Microheterogeneity-induced conduction slowing and wavefront collisions govern macroscopic conduction behavior: A computational and experimental study.
The incidence of cardiac arrhythmias is known to be associated with tissue heterogeneities including fibrosis. However, the impact of microscopic structural heterogeneities on conduction in excitable tissues remains poorly understood. In this study, we investigated how acellular microheterogeneities affect macroscopic conduction under conditions of normal and reduced excitability by utilizing a novel platform of paired in vitro and in silico studies to examine the mechanisms of conduction. Regular patterns of nonconductive micro-obstacles were created in confluent monolayers of the previously described engineered-excitable Ex293 cell line. Increasing the relative ratio of obstacle size to intra-obstacle strand width resulted in significant conduction slowing up to 23.6% and a significant increase in wavefront curvature anisotropy, a measure of spatial variation in wavefront shape. Changes in bulk electrical conductivity and in path tortuosity were insufficient to explain these observed macroscopic changes. Rather, microscale behaviors including local conduction slowing due to microscale branching, and conduction acceleration due to wavefront merging were shown to contribute to macroscopic phenomena. Conditions of reduced excitability led to further conduction slowing and a reversal of wavefront curvature anisotropy due to spatially non-uniform effects on microscopic slowing and acceleration. This unique experimental and computation platform provided critical mechanistic insights in the impact of microscopic heterogeneities on macroscopic conduction, pertinent to settings of fibrotic heart disease.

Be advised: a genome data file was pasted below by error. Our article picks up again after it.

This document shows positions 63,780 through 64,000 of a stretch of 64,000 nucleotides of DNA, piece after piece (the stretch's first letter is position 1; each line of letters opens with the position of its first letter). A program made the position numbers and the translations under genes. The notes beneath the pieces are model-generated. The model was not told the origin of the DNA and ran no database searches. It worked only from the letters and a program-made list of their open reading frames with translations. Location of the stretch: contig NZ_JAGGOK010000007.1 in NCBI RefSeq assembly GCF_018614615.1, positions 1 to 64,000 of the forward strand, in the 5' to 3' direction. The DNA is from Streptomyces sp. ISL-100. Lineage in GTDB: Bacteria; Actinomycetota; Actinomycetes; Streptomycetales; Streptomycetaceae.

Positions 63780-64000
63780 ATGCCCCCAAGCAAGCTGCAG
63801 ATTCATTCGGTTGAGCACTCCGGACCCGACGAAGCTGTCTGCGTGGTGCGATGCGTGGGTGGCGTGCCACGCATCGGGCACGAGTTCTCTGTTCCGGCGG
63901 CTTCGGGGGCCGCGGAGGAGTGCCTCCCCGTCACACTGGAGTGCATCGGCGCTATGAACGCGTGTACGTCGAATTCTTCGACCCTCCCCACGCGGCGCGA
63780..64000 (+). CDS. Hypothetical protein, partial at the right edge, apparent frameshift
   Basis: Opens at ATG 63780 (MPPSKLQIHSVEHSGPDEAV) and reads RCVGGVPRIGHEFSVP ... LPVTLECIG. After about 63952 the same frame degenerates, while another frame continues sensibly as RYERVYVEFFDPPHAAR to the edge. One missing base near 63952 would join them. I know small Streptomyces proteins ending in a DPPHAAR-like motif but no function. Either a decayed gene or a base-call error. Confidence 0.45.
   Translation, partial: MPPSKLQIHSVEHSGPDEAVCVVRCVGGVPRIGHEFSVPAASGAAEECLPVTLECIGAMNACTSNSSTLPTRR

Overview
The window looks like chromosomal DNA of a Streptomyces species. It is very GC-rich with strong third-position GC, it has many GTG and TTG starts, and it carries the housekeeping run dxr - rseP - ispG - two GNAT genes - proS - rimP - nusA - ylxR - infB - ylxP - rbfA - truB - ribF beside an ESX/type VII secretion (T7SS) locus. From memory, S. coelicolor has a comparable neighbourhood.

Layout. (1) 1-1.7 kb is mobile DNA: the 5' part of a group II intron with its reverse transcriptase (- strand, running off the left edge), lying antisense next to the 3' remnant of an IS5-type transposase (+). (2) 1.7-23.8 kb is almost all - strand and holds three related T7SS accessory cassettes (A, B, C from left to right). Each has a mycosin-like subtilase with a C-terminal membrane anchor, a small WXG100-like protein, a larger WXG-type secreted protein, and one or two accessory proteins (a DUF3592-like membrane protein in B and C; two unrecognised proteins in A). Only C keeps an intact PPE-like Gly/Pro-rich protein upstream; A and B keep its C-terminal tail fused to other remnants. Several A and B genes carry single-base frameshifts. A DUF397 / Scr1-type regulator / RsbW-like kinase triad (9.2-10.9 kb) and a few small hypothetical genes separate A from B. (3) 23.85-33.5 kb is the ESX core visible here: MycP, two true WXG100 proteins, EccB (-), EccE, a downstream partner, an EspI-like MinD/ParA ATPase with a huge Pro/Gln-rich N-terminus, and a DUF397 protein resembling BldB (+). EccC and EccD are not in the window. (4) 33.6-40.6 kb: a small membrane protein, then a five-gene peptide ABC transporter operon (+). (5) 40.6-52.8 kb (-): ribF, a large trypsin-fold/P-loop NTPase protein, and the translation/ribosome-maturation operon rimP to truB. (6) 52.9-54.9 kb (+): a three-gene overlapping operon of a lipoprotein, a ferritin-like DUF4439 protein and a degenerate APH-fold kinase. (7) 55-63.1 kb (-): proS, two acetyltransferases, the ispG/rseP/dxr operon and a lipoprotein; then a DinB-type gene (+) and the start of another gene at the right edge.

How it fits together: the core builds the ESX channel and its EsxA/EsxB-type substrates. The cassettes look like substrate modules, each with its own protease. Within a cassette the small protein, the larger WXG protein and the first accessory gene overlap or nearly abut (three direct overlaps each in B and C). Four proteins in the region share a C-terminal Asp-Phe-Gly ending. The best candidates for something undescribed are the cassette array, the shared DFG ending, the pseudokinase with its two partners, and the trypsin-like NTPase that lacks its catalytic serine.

Gokhale, TA; Asfour, H; Verma, S; Bursac, N; Henriquez, CS
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